Dr Neil Barnard from the PCRM (Physicians Committee for Responsible Medicine) goes just as far as Professor Campbell and Dr Michael Klaper. He says “Thanks to these marketing campaigns, milk myths abound in our culture. But science doesn’t support them.” Calling them “white lies” he goes on to attack the myths that the milk industry continues to promote to the public. (Click picture below to read his article, “White Lies? Five Milk Myths Debunked”.)

It occurred to me that one of the reasons that the dairy industry peddles the unsubstantiated myth about milk’s bone-building features is that it is a useful distraction from the potentially catastrophic impact of casein. Maybe I’m just being cynical…In any case, here’s Dr Michael Greger’s view on milk and bone health:

Finally, if you are still in doubt about whether or not people are wise to pour a bit of the white (or red) stuff into their breakfast cereal, I will leave you with a couple of self-explanatory posters about a rather distasteful ingredient that you won’t hear the dairy industry mooing about…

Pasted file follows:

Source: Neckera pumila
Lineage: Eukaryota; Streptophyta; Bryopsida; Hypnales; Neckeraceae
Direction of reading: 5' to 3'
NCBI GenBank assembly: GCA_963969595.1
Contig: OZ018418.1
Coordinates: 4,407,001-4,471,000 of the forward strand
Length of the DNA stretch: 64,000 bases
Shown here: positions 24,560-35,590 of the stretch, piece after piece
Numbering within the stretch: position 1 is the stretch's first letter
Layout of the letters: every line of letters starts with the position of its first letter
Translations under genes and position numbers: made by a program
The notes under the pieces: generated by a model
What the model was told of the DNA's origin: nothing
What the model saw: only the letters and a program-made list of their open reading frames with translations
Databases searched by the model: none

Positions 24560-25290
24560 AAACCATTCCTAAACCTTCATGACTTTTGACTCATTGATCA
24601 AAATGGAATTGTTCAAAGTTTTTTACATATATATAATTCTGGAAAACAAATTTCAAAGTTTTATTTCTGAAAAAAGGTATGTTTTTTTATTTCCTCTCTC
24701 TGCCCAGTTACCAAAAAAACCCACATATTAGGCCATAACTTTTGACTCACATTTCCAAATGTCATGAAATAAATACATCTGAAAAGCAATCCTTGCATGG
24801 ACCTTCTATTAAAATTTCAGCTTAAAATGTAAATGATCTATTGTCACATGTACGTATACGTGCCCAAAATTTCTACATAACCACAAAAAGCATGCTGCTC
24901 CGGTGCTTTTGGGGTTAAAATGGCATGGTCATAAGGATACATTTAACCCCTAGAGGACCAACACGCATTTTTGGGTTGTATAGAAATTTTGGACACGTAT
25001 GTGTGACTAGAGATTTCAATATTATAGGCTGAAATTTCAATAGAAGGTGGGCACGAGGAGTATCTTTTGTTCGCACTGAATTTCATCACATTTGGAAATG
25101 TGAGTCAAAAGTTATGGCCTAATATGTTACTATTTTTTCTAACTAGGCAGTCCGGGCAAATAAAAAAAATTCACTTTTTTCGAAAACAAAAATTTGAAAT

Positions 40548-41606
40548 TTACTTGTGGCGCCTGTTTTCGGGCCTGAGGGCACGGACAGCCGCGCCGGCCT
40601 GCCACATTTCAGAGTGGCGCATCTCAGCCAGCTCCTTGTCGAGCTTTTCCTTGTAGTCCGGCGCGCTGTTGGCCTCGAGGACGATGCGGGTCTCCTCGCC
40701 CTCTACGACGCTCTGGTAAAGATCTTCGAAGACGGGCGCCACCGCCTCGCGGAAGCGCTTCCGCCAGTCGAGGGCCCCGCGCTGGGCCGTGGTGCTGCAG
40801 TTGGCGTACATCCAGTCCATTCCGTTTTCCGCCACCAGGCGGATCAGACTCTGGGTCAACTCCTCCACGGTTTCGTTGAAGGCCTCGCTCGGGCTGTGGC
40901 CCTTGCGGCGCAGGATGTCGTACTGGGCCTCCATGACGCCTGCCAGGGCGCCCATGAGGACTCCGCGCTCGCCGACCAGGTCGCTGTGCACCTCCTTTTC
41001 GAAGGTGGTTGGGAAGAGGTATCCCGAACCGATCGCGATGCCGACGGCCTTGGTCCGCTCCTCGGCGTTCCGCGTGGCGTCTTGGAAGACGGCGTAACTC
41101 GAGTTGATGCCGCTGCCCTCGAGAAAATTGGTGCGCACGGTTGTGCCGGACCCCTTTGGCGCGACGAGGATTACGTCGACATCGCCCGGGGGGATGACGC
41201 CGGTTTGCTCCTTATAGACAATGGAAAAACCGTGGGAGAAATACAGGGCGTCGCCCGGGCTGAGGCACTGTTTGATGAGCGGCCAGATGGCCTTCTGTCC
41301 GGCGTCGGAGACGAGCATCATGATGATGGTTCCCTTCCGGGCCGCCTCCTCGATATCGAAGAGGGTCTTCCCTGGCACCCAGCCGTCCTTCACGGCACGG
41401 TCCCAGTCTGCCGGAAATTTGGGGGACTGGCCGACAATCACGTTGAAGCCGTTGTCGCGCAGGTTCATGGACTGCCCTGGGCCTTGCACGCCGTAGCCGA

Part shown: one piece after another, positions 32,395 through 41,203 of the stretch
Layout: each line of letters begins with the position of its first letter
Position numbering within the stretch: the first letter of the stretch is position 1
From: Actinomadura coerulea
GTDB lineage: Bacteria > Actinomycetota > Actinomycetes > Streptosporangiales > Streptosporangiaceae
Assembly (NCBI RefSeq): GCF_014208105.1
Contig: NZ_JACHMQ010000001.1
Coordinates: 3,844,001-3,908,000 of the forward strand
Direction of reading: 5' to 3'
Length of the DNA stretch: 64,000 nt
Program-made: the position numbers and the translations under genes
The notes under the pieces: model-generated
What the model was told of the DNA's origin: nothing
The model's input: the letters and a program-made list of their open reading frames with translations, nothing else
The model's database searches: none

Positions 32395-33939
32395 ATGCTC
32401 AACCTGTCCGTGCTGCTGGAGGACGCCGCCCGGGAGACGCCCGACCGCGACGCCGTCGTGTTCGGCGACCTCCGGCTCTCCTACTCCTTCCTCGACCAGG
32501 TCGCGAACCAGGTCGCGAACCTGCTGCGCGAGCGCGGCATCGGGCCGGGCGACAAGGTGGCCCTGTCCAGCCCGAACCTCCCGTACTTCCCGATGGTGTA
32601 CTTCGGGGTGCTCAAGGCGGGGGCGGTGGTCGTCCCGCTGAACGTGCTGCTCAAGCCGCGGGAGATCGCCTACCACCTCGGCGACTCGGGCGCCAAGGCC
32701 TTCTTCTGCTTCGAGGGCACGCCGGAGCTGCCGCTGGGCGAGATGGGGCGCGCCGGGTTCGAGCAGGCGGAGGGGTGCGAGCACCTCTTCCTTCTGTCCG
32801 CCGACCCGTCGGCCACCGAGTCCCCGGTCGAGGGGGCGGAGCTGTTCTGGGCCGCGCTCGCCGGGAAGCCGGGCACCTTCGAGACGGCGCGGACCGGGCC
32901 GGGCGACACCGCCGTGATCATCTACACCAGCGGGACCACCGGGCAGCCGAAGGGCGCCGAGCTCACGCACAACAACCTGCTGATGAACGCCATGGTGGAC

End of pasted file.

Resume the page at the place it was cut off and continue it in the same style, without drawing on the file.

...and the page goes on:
References

T. Colin Campbell. J Nat Sci. Author manuscript; available in PMC 2017 Oct 18. Published in final edited form as: J Nat Sci. 2017 Oct; 3(10): e448. Cancer Prevention and Treatment by Wholistic Nutrition.

David O. Carpenter M.D.,  Sheila Bushkin-Bedient M.D. Journal of Adolescent Health. Volume 52, Issue 5, Supplement, May 2013, Pages S21-S29. Exposure to Chemicals and Radiation During Childhood and Risk for Cancer Later in Life.

Campbell TC. J Nat Sci. 2017 Oct;3(10). pii: e448. Cancer Prevention and Treatment by Wholistic Nutrition.